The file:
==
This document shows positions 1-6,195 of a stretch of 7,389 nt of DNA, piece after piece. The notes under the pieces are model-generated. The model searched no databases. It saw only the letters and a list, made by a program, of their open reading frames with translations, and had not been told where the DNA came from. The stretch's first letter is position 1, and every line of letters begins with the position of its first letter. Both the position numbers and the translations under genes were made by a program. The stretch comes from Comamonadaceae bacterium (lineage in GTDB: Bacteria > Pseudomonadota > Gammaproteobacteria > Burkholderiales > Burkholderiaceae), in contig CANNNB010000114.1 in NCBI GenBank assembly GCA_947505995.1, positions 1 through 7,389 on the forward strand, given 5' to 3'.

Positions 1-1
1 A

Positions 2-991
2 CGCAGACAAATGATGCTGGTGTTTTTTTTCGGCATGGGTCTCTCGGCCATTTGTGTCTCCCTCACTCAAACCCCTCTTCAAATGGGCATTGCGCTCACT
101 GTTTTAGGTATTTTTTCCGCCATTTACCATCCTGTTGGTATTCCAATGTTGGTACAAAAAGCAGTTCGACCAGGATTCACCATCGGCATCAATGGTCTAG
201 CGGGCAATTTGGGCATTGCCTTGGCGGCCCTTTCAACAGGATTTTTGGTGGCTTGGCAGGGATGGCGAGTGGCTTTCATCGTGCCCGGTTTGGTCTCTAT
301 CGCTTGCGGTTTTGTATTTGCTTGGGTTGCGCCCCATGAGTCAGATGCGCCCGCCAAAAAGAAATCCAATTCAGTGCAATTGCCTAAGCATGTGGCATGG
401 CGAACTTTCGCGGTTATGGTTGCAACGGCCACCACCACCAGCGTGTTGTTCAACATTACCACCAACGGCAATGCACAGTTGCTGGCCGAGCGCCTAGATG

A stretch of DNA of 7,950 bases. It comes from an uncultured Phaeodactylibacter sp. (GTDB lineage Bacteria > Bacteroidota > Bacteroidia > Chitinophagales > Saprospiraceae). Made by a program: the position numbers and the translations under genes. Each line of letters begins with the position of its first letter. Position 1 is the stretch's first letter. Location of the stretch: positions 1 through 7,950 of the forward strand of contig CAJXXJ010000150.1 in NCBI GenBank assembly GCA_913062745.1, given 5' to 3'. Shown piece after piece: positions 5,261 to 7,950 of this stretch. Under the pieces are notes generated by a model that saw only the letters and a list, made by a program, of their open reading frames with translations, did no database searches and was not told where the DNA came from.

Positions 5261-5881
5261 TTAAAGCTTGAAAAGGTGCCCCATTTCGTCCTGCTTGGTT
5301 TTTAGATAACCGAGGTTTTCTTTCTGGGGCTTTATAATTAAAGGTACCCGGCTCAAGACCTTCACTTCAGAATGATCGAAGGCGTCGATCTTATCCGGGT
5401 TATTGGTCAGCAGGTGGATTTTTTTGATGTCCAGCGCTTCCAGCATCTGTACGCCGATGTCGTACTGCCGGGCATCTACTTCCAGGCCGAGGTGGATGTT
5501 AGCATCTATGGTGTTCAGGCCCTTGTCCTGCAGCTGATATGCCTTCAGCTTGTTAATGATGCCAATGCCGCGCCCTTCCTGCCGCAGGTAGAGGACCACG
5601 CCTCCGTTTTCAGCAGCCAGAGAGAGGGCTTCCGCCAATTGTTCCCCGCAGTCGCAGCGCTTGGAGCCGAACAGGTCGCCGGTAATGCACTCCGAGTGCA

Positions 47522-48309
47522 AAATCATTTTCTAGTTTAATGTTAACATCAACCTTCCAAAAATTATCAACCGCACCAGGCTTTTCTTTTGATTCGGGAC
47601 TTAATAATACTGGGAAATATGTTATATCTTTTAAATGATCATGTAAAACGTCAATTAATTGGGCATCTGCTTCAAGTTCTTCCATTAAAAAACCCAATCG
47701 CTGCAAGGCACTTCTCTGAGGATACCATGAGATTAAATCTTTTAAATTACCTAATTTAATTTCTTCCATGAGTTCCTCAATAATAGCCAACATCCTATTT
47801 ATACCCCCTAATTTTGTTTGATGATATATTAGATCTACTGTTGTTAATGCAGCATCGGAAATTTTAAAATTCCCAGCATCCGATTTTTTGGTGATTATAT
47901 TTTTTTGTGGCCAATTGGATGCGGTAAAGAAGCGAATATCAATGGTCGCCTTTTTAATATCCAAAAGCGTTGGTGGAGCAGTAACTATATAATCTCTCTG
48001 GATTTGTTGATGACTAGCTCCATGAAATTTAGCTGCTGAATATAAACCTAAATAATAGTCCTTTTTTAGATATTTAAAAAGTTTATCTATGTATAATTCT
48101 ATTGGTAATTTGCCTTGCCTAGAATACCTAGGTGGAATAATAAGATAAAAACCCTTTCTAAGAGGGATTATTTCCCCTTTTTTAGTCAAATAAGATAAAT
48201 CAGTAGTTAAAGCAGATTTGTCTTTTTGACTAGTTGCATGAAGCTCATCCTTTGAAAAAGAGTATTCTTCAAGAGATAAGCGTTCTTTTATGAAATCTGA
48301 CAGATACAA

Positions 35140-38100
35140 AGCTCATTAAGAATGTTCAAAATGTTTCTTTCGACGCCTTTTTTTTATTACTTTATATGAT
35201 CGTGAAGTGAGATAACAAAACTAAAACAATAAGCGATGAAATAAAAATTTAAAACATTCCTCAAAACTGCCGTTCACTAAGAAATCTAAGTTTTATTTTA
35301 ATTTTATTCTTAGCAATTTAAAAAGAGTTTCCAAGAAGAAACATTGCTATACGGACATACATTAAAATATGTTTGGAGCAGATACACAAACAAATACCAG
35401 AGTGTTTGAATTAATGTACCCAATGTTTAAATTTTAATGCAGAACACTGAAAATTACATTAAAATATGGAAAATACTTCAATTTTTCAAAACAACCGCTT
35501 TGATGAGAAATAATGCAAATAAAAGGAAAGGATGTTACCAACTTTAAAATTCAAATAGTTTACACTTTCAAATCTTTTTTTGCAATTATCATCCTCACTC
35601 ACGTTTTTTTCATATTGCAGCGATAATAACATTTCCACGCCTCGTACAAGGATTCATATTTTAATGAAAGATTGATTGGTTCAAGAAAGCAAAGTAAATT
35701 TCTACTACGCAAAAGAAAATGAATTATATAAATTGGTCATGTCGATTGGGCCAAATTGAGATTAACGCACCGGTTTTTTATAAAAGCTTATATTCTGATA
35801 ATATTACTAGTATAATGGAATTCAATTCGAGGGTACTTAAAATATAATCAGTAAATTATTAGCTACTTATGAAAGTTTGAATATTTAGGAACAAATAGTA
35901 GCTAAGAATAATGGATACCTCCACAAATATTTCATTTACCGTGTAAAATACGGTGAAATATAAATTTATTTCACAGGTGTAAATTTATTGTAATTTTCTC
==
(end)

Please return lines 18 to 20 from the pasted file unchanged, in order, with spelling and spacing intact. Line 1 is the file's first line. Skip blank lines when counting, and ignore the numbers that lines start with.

47522 AAATCATTTTCTAGTTTAATGTTAACATCAACCTTCCAAAAATTATCAACCGCACCAGGCTTTTCTTTTGATTCGGGAC
47601 TTAATAATACTGGGAAATATGTTATATCTTTTAAATGATCATGTAAAACGTCAATTAATTGGGCATCTGCTTCAAGTTCTTCCATTAAAAAACCCAATCG
47701 CTGCAAGGCACTTCTCTGAGGATACCATGAGATTAAATCTTTTAAATTACCTAATTTAATTTCTTCCATGAGTTCCTCAATAATAGCCAACATCCTATTT